John Stark (City staff) | jstark@richfieldmn.gov | 6128619775
Partners:
Rogers - 2 star
Date action report first entered:
Date of last report update:
Implementation details:
The City currently offers expedited permit review for higher density housing, as well as reduced sewer and water fees for multi-family developments.
Outcome measures/metrics:
Descriptive File:
For more information contact:
Mike Bauer (City staff) | mbauer@ci.rogers.mn.us | 763-428-0974
Partners:
Roseville - 2 star
Date action report first entered:
Date of last report update:
Implementation details:
The city's HRA Strategic Plan and zoning code state that the city should maintain and encourage a mix of housing types in each neighborhood by directly purchasing available properties for demolition and supporting new home construction.
Outcome measures/metrics:
Descriptive File:
For more information contact:
Partners:
Apple Valley - 1 star
Date action report first entered:
Date of last report update:
Implementation details:
Apple Valley has provided a variety of incentives for various projects on a case-by-case review. Examples include Founders Circle, with reduced setbacks, shared parking, and higher intensity land uses, as well as financial incentives from various funding sources for planning and park amenities; and Cobblestone Lake, with smaller lot sizes, reduced setbacks, and funding of workforce and senior housing.
Outcome measures/metrics:
Descriptive File:
For more information contact:
Charless Grawe (City staff) | CGrawe@ci.apple-valley.mn.us | 952-953-2508
Partners:
Austin - 1 star
Date action report first entered:
Date of last report update:
Implementation details:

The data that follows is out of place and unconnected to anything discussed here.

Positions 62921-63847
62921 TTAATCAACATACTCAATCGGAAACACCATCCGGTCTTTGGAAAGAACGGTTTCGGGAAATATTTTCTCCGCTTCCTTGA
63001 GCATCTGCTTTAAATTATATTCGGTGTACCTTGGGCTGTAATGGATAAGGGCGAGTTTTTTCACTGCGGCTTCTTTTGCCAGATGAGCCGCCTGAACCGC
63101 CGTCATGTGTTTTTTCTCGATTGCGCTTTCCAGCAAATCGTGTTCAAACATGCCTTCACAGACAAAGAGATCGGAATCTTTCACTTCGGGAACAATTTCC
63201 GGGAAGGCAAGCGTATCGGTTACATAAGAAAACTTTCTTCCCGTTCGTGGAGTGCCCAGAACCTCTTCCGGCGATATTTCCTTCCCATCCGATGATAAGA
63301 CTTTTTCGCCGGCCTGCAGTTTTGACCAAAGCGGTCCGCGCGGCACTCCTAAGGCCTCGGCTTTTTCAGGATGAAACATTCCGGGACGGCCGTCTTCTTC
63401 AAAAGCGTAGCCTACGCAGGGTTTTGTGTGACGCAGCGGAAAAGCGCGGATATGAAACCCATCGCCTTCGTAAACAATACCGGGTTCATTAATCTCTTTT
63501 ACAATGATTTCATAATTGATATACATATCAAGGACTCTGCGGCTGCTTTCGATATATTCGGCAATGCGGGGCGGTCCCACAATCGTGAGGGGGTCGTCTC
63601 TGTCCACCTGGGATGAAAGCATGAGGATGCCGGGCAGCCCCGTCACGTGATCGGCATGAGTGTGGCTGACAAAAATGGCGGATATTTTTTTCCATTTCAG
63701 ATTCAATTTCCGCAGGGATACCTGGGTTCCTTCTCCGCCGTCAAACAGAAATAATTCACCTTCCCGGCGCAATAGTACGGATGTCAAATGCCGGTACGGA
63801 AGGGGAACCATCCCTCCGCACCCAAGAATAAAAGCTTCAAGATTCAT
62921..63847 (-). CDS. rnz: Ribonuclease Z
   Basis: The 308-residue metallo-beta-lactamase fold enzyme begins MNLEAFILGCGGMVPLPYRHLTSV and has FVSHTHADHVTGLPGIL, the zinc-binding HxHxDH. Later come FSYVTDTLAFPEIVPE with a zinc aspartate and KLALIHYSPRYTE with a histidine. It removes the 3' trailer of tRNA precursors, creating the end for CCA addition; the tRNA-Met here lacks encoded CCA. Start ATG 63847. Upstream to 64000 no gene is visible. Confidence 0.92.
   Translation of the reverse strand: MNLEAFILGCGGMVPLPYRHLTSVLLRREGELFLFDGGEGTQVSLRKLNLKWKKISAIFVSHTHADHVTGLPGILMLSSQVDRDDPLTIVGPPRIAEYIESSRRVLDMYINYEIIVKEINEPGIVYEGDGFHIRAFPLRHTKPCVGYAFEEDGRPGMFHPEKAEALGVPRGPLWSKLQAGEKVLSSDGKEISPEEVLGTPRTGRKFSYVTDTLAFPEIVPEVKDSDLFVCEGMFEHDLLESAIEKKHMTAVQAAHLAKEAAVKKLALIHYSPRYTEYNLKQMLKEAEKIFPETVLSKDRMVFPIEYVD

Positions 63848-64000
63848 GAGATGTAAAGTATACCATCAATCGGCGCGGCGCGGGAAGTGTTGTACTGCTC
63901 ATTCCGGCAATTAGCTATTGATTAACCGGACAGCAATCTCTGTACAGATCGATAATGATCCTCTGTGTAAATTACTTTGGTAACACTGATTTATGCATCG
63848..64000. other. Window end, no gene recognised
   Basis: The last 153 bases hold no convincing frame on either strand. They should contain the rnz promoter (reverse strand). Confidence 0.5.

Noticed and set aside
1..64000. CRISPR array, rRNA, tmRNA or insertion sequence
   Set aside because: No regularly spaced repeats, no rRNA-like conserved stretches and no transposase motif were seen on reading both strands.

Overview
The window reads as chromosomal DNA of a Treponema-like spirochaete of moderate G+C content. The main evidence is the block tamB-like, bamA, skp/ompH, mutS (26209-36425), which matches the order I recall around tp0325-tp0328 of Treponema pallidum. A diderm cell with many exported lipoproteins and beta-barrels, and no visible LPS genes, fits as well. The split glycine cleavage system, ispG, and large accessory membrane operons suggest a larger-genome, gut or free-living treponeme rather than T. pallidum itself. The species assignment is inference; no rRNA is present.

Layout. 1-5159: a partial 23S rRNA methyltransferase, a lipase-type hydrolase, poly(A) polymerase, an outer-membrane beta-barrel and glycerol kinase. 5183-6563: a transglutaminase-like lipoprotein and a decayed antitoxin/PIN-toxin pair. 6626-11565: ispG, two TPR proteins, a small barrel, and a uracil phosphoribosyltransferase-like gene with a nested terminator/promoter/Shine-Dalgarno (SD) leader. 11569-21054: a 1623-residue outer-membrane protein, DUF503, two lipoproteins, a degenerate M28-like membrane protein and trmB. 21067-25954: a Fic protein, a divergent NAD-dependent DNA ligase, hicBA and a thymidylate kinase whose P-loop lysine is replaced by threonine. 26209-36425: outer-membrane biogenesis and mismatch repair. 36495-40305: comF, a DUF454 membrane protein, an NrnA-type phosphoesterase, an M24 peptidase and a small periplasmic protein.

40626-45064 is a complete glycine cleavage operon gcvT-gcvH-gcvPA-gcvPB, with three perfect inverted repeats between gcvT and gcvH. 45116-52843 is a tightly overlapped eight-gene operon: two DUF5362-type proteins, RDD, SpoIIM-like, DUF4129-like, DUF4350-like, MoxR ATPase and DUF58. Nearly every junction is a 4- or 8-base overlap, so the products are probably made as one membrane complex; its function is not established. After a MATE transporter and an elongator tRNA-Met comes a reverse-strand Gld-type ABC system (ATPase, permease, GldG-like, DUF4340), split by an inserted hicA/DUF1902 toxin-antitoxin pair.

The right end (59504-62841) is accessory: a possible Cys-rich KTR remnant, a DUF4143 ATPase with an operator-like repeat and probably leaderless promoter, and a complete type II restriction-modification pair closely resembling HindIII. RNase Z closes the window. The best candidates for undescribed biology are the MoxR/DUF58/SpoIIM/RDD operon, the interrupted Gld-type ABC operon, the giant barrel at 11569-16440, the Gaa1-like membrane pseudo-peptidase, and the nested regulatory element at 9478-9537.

Community block grants and TIF or revolving fund loans
Outcome measures/metrics:
Descriptive File:
For more information contact:
Janet Anderson (Community volunteer) | janetanderson2840@gmail.com | 5072190680
Partners: Craig Hoium; HRA
Coon Rapids - 1 star
Date action report first entered:
Date of last report update:
Implementation details:
Coon Rapids provides financial incentives, including redevelopment and housing TIF districts and a revolving loan fund, for infill housing projects near commercial and employment areas. The City has also used land assembly to incentivize infill housing development.
Outcome measures/metrics:
Descriptive File:
For more information contact:
Matt Brown (City staff) | mbrown@coonrapidsmn.gov | 763-767-6422
Partners:
Hastings - 1 star
Date action report first entered:
Date of last report update:
Implementation details:
Tax Increment Financing available within the Downtown to incentivize redevelopment.
Outcome measures/metrics:
Descriptive File:
For more information contact:
John Hinzman (City staff) | jhinzman@hastingsmn.gov | 651-480-2378
Partners:
New Brighton - 1 star
Date action report first entered:
Date of last report update:
Implementation details:
New Brighton utilizes Tax Increment Financing for projects that include, but are not limited to, the creation or retention of jobs, to overcome brownfield site challenges and prepare them for redevelopment, to achieve housing and/or commercial/industrial uses that are desired and/or lacking within the community, reduction of blight, neighborhood revitalization, and redevelopment goals that are recognized within the Comprehensive Plan. Since establishment of TIF by the Minnesota Legislature, New Brighton has created 33 TIF districts.
Outcome measures/metrics:
Descriptive File:
For more information contact:
Craig Schlichting (City staff) | craig.schlichting@newbrightonmn.gov | 651-638-2056
Partners:
New Hope - 1 star
Date action report first entered:
Date of last report update:
Implementation details:
The city used TIF financing for the redevelopment of a K-mart in the City Center district. The project includes a Hy-Vee grocery store, gas station, and a separate office/retail building.